Dealing With Crowds in Panoramic Photos

I seem to like to make things hard on myself.

  • Lots of moving subjects (hundreds of people in fact)
  • Shifting horizons and foreground (waves)
  • Lack of a tripod (shot thus handheld in about 60 seconds)
But the moment was worth capturing.  I was in Huntington Beach (my birthplace in fact) and I really wanted a photo to capture the mood.  Of course it was just about noon (the light was awful).  That’s okay… the whole reason I enjoy Photoshop is the process of developing the picture in my mind’s eye.

The Shooting Process

Here’s how I pulled the shot off.

  1. I placed the camera into Aperture-priority mode because I needed a little automatic assistance to deal with the quick panning.  I knew that Photoshop could handle any subtle shifts when it blended.
  2. I set the camera to Raw to have much greater flexibility in exposure and tone.
  3. I squared my body to face the most interesting part of the action.
  4. I planted my feet about shoulder width apart and twisted at the waist.
  5. I shot two exposures for each position (to deal with moving subjects).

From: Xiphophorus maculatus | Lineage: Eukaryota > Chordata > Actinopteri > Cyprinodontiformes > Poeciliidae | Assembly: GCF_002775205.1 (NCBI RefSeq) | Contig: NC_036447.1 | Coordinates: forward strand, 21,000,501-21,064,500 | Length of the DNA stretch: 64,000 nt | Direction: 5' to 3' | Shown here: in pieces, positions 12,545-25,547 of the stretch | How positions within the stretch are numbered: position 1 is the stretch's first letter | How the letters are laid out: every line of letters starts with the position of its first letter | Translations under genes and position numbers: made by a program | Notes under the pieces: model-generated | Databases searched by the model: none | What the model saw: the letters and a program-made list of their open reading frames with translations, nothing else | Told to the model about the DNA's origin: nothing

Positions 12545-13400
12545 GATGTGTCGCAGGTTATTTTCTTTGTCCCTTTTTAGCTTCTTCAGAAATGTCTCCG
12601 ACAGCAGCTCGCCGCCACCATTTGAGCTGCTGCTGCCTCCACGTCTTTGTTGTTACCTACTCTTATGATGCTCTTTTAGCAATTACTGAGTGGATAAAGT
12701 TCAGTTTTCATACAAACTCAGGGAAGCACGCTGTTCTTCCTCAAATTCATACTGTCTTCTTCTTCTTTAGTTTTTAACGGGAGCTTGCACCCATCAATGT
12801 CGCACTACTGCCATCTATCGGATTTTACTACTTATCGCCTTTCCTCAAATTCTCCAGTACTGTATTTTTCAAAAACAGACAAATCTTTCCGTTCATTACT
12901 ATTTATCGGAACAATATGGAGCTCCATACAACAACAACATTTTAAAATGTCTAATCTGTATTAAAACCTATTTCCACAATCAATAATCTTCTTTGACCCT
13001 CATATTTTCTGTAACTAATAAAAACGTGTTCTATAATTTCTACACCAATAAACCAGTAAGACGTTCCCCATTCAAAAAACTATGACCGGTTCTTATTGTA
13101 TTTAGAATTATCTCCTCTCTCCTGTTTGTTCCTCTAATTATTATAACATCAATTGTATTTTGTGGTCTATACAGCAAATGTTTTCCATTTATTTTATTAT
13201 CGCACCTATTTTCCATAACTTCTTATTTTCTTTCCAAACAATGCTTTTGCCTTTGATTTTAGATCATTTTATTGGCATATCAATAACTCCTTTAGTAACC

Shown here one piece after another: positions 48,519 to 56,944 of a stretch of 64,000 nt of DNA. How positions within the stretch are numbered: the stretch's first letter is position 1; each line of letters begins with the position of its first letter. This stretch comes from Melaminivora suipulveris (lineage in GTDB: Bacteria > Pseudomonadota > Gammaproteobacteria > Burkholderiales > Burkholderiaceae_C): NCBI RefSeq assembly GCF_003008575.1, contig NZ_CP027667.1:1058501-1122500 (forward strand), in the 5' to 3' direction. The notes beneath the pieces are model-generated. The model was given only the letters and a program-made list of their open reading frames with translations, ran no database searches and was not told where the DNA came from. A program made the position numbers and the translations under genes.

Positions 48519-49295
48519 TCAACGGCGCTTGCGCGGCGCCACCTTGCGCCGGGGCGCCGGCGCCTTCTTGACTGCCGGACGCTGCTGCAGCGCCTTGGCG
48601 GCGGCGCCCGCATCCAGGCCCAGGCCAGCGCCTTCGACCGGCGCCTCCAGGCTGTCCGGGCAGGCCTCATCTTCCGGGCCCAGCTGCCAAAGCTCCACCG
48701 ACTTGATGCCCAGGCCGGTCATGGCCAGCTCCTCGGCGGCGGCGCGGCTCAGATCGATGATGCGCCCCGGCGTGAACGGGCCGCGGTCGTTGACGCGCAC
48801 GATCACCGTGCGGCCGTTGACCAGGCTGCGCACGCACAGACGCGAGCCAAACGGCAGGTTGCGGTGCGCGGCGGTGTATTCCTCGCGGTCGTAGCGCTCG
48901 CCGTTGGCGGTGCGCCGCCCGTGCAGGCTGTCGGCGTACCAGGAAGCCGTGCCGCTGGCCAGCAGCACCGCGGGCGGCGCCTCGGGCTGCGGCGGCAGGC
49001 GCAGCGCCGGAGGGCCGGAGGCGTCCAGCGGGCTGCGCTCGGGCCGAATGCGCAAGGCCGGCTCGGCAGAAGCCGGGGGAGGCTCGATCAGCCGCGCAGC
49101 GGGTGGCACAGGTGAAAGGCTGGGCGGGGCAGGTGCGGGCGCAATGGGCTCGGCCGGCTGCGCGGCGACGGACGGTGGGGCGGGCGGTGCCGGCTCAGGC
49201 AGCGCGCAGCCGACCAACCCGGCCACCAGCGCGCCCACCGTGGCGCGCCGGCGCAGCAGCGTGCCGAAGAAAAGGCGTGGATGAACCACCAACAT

6. I tried to pan my body smoothly and create about 50% overlap between exposures to avoid issues with people being accidentally cut off by movement.

The Post Process

Here’s how I completed the post. I used several features in Photoshop to get the job done.

  • Ran the Photomerge command.  Slightly dissatisfied with first results so ran it again (each time is a little different).
  • Adjusted the layer masks to clean up the blending of fast-moving objects.
  • Used Cloning, the Patch tool and Content Aware Fill to remove blemishes.
  • Popped Color with Vibrance
  • Controlled tone with Curves.
  • Used a Gradient Fill Layer and Photo Filter Layer to pop the sky.
  • Cropped to improve composition.
  • Performed Grayscale Toning.
  • Used Blending Modes and Blend If command.
Here’s the walk-through.

Huntington Beach Panorama from RHED Pixel on Vimeo.

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